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Not enough time between 'exited' and 'entering' for DOM to perform enter transition #159

jalooc opened this issue Aug 14, 2017 · 5 comments


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jalooc commented Aug 14, 2017

Do you want to request a feature or report a bug?
Bug (or there's sth wrong with my code)

What is the current behavior?
During entering, the exited state lasts for minimal amount of time, but sometimes it appears to be too little, such that the browser doesn't render the style associated to that state and the enter transition doesn't work.

If the current behavior is a bug, please provide the steps to reproduce and if possible a minimal demo of the problem via or similar (template:
Note, that exit transition works properly, whilst entering is not transitioned. In console you can see however, that the state prop is passed correctly and goes through it's whole cycle.

The other day, doing enter animations in pure React stateful component (no react-transition-group), something similar occurred:

I would have an enteredActive state, initially set to false. In componentDidMount, inside requestAniationFrame callback I would set it to true. This would trigger rendered styles change and thus animation. That's fine except it's not, because oftentimes (not always) this wouldn't work. What fixed it permanently, was to put the rAF inside another rAF, like this:

componentDidMount() {
  requestAnimationFrame(() =>
      () => this.setState({ enteredActive: true })

My suspicion is that it has something to do with React internals.

So to the point: maybe the double-raf-technique inside Transition component would help? Or yet, there's sth wrong with my codepen?

Which versions, and which browser / OS are affected by this issue? Did this work in previous versions?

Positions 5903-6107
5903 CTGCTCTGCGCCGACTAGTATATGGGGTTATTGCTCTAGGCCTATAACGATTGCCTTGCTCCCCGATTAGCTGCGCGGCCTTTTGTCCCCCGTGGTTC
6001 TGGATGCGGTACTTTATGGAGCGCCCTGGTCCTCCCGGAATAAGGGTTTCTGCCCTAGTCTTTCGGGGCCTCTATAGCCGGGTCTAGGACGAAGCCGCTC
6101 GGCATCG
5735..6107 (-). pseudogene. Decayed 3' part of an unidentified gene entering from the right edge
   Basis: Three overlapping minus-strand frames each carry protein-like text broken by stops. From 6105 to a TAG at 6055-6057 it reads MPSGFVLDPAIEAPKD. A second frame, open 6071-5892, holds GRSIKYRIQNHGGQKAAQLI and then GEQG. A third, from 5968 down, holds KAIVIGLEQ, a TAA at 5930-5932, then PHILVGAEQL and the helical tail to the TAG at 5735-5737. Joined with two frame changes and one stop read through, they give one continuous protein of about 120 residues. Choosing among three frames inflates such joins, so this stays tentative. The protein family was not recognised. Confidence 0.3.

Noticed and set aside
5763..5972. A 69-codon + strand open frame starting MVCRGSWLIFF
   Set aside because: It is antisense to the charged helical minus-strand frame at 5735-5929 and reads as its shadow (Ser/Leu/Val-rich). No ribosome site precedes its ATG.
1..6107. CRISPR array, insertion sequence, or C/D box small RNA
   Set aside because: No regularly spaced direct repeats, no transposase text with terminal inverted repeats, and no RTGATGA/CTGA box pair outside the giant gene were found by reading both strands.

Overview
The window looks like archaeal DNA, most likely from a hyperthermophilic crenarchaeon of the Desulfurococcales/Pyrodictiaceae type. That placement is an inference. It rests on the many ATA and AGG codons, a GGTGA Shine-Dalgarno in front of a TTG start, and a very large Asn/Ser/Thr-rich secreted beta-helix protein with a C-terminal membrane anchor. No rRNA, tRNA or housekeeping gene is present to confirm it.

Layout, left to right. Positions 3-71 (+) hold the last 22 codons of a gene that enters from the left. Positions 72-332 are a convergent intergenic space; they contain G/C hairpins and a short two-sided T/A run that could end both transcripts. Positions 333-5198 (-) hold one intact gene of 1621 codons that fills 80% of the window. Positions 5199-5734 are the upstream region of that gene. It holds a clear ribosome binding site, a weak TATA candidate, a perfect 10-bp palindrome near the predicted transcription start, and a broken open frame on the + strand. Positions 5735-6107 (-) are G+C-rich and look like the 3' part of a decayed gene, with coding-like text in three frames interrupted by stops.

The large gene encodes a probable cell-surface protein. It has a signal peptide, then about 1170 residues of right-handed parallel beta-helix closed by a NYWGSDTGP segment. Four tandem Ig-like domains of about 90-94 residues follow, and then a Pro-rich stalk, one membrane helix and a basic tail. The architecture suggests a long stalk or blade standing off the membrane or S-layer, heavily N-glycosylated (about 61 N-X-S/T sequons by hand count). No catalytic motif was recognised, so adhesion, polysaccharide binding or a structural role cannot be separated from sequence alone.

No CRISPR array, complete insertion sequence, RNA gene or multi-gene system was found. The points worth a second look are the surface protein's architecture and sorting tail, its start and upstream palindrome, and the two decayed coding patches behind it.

All of them.

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orballo commented Aug 16, 2017

I have this same problem. I found an old issue about this same topic but in the CSSTransition component. I can't locate it right now but they solved it forcing a reflow using node.scrollTop. Here is the code:

reflowAndAddClass(node, className) {
    // This is for to force a repaint,
    // which is necessary in order to transition styles when adding a class name.
    /* eslint-disable no-unused-expressions */
    /* eslint-enable no-unused-expressions */
    addClass(node, className);

So, we used this same solution in the onEnter callback and works fine:

  onEnter={node => node.scrollTop}

The <Transition> is ideal for us to work with styled-components instead of using <CSSTransition>. So, my suggestion would be to add a prop called reflow that forces this same behaviour with <Transition> like this:


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jalooc commented Aug 16, 2017

@orballo Nice, I also moved to <Transition> due to styled-components :)

As to the reflow technique - it seems hacky as heck. I'm almost sure that double rAF() solves the problem, although I don't like the fact that I don't know why (any hints anybody?). Since my suspicion being the internals of React and React internals change a lot in 16.x, this solution still can be a subject to failure.